I feel that the ‘Like’ functionality is an expense-less method of conspicuous consumption: signalling your likes and brand preferences without having to actually purchase anything (we are saying “I aspire to be the type of person who likes x, y, z” or maybe more accurately “I want you to think I’m the type of person who likes x, y, z”).

I particularly like the introductory section on how Facebook’s ‘Like’ functionality has doubled brand integration on the site, compared to the old ‘Become a fan’ method. It has apparently reduced the mental barriers (lowered the “threshold”, they say) for users to signal their brand preferences, making sharing easier. And that last bit is key for Facebook.

via The Browser

Resources for Community Building

Richard Millington—online community builder for the UNHCR and one of Seth Godin’s 2008 interns—has compiled over 100 of his best posts from the previous two years.

There’s a wealth of valuable information at FeverBee and this list is a great introduction to the topic of community building. A few of the twelve categories Millington has used in organising his posts:

  • Pre-Launch and Strategy
  • Building An Online Community Website
  • Increasing Participation
  • Measurement/ROI
  • Monetizing

The Transformative Power of a Narrative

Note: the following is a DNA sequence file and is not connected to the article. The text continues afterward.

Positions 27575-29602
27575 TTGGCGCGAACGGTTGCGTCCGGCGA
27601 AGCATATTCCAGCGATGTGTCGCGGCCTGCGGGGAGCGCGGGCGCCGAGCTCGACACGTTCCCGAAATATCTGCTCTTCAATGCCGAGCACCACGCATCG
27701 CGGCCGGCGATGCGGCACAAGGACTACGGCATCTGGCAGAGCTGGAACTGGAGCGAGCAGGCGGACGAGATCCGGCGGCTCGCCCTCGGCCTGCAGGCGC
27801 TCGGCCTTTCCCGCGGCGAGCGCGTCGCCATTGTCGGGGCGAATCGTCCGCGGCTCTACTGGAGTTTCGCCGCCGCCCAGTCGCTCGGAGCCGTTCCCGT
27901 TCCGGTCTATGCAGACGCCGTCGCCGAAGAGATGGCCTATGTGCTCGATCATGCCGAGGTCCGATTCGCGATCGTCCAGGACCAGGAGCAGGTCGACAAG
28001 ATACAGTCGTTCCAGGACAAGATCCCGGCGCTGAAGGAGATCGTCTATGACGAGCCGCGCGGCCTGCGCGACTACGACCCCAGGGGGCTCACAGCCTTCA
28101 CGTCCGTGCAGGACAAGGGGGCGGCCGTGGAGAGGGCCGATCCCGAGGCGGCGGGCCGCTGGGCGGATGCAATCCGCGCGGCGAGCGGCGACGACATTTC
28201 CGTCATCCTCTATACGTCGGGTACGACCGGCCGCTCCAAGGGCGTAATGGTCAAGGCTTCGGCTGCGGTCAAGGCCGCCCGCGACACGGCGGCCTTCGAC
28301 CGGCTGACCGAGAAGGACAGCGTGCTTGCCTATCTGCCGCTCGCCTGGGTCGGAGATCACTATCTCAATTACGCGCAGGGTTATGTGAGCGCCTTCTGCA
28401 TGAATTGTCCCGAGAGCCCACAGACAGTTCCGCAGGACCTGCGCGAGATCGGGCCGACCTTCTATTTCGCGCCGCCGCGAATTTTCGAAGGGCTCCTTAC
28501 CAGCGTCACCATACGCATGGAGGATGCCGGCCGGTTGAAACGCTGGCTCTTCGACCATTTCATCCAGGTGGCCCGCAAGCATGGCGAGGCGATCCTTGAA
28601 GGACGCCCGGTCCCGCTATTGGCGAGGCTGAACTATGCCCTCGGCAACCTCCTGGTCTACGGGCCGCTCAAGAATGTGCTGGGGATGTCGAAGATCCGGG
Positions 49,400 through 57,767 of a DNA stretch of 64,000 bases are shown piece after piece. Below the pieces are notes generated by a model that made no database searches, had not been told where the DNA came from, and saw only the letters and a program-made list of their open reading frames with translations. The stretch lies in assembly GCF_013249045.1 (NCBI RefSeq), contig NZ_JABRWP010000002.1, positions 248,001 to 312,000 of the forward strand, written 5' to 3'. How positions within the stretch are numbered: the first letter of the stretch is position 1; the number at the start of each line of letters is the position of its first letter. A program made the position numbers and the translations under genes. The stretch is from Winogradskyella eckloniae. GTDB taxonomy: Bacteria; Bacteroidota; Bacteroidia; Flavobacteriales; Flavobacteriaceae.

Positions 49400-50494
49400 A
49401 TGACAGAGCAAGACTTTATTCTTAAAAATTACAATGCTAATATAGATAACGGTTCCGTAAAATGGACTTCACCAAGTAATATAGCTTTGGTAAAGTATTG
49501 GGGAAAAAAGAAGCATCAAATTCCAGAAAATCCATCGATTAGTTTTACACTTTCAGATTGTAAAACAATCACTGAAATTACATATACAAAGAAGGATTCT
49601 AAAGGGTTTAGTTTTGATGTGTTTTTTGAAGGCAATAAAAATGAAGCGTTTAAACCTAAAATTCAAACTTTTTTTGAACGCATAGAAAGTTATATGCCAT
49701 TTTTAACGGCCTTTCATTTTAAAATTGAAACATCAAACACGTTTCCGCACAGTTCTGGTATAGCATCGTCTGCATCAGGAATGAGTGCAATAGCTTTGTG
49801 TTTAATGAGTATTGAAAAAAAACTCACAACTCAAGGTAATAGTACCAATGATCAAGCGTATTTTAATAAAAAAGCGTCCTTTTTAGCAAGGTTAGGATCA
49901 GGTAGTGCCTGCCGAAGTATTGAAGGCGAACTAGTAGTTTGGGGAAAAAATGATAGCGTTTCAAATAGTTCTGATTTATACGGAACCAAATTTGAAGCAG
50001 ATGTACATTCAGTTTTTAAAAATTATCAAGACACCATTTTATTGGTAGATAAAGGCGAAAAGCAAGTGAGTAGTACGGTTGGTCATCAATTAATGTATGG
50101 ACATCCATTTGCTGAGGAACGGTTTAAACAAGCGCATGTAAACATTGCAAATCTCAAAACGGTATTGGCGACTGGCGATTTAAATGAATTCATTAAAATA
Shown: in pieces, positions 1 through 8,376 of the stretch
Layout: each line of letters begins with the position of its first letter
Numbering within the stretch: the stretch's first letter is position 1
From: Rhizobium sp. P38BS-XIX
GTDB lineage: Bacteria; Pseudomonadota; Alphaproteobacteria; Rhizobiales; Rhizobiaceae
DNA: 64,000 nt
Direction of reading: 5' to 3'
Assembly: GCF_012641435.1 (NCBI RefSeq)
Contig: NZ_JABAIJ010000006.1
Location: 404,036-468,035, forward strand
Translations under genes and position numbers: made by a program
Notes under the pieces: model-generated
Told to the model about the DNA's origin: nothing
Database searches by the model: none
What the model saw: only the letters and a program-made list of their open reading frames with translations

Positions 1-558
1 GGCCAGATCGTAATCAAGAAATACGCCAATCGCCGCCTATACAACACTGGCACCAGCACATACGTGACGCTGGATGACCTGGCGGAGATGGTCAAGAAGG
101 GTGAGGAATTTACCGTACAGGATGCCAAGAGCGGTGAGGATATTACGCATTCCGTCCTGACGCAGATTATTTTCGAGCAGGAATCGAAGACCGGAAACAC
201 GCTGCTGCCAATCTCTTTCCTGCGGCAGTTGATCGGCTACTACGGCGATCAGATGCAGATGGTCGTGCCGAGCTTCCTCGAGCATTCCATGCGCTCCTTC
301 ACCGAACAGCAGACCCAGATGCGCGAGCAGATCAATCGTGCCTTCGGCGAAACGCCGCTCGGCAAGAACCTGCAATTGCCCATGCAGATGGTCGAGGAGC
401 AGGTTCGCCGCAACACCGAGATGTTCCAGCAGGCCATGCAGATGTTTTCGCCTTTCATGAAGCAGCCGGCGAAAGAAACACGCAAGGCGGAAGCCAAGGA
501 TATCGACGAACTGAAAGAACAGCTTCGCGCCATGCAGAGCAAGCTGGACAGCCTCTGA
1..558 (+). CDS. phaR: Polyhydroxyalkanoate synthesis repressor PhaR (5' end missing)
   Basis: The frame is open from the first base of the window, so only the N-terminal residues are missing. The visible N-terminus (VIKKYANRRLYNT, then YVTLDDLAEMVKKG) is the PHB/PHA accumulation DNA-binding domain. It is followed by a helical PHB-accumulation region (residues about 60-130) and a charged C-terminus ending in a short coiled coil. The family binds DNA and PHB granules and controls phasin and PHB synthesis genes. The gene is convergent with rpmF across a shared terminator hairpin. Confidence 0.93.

Can a narrative attached to an everyday object increase its objective value? That was the question posed by Rob Walker (author of The New York Times‘ Consumed column) and Joshua Glenn (author of Taking Things Seriously) when they started the Significant Objects Project—an experiment designed to test whether a series of stories created about an object will increase its selling price.

After buying 100 “unremarkable” objects with an average price of just under $1.29 each, the two advertised them for sale alongside narratives created by volunteers. They then sold for a total of $3,612.51—more than 28 times their original price.

Dan Ariely of Predictably Irrational discusses the project and its findings:

The results may seem surprising, but this is actually something we see all the time. It’s the basic idea behind the endowment effect, the theory that once we own something, its value increases in our eyes. […] But ownership isn’t the only way to endow an object or service with meaning. You can also create value by investing time and effort into something (hence why we cherish those scraggly scarves we knit ourselves) or by knowing that someone else has (gifts fall under this category).

And then there’s the power of stories: spend a fantastic weekend somewhere, and no matter what you bring back […] you’ll value it immensely, simply because of its associations. This explains the findings of the Significant Objects Project, and also how other things like branding works.